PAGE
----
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Yup... I check zincs yearly in these cold, less salty northern waters. As you head down south, you probably need to keep an even close eye on them.

So when do you leave the Great Lakes, Gunner?

And what route will you take? I just did the Lake Michigan to Huron to Erie to Tonawanda, NY to Erie Canal to Hudson River route in August.

Looking back, it was sure an unusual experience for me. I'm used to sailing on the ocean, not putting around in a ditch. ha ha

The worst part is the exercise paths next to the canal. Runners actually PASS you. Not great for morale. ha ha ha

Nice stops along the way, and free tie ups with H2O and Power!
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Old 24-01-2006, 22:11   #12
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Sean, We are planning to leave in June of this year. At this time we are taking the same route as you did. I like the free tie ups too.
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Old 24-01-2006, 22:33   #13
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Prop

The book you need is called Metal Corrosion In Boats by Nigel Warren. His terminology may be different but this is what the book says. Manganese bronze is perhaps the most widely used alloy for propellers. Since it is not actually a bronze but a brass, it is liable to dezincification. Zinc anodes on the shaft will more or less control this type of corrosion. Manganese bronze is not very toxic to marine life and the decision to paint the propeller with antifouling is borderline.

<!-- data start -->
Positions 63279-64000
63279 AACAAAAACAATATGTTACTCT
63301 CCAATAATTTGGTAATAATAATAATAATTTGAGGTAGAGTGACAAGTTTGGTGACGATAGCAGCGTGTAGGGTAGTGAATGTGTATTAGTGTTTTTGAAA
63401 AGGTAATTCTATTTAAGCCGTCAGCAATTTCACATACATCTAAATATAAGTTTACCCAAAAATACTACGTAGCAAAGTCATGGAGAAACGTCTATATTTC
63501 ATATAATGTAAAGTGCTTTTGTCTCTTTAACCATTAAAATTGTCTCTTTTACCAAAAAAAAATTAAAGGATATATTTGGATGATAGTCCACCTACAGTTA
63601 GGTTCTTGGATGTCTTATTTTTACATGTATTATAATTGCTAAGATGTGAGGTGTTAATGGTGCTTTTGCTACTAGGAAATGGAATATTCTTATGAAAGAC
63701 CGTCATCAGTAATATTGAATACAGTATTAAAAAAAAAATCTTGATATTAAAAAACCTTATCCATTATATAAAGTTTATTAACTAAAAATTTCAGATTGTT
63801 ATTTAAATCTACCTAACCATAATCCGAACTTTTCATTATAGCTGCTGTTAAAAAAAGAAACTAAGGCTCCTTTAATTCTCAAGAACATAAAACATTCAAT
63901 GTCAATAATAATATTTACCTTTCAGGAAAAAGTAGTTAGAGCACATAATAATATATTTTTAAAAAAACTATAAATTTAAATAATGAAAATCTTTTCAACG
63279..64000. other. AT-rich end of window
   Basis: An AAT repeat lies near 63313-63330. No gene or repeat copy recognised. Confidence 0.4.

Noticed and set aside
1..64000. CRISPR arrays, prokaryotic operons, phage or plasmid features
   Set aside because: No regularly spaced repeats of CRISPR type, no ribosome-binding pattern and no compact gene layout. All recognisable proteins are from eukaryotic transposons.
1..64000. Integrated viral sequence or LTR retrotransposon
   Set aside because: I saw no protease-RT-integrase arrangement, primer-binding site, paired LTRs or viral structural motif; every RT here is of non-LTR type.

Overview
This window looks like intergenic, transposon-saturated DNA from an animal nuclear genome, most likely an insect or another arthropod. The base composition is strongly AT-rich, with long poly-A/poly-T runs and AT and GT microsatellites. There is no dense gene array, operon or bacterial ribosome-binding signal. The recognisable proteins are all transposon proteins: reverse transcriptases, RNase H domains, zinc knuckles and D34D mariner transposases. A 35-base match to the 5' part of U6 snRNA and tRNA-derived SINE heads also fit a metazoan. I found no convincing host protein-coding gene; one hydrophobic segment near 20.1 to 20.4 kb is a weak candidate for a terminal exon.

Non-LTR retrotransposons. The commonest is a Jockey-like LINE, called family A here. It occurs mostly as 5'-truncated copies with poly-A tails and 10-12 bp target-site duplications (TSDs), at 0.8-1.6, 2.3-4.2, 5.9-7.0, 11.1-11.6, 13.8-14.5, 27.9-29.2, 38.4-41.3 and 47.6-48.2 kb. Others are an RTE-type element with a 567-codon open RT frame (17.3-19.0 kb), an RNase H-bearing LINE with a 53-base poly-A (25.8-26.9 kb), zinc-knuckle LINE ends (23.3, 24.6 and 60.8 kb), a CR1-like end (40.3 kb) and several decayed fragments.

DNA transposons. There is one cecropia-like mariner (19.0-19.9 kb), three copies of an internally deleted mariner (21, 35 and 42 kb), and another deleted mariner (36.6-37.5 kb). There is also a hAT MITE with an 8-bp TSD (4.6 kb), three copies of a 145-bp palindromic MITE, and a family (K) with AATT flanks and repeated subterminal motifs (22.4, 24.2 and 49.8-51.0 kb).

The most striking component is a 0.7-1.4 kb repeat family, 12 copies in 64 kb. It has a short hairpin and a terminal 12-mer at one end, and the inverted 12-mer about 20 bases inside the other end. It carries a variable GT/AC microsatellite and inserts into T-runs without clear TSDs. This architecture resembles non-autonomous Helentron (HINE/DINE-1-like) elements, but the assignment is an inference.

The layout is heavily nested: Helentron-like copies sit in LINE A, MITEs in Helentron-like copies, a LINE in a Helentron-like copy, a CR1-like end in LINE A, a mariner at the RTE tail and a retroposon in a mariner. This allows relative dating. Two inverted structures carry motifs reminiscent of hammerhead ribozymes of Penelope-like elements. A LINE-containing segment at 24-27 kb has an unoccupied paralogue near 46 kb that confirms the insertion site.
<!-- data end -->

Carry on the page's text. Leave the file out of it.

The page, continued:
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Old 24-01-2006, 22:38   #14
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It looks like I have my answer. Now I will need to find someone to go down and add a zink every couple of months.
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Old 24-01-2006, 23:16   #15
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When iron is added to brass it produces hard, tough alloys. One of these is delta metal ( 55% copper, 41% zinc, 1%–3% iron, and fractional percentages of tin and manganese, ) which can be forged, rolled, or cast and is used for bearings, valves, portlights, and ship propellers.
Bronze is an alloy of copper,tin, zinc, phosphorus, and sometimes small amounts of other elements. Bronzes are harder than brasses. Most are produced by melting the copper and adding the desired amounts of tin, zinc, and other substances.
The properties of the alloy depend on the proportions of its components. Aluminum bronze has high strength and resists corrosion; it is used for bearings, valve seats, and machine parts. Leaded bronze, containing from 10% to 29% lead, is cast into heavy–duty bushings and bearings. Silicon bronze is used for telegraph wires and chemical containers. Phosphor bronze is used for springs.
(borrowed from njscuba.net)
here is a chart to help.

Bottom line is, bronze is stronger, brass is just as corrosion resistant. IMHO, run it until it starts to fail, and replace with bronze.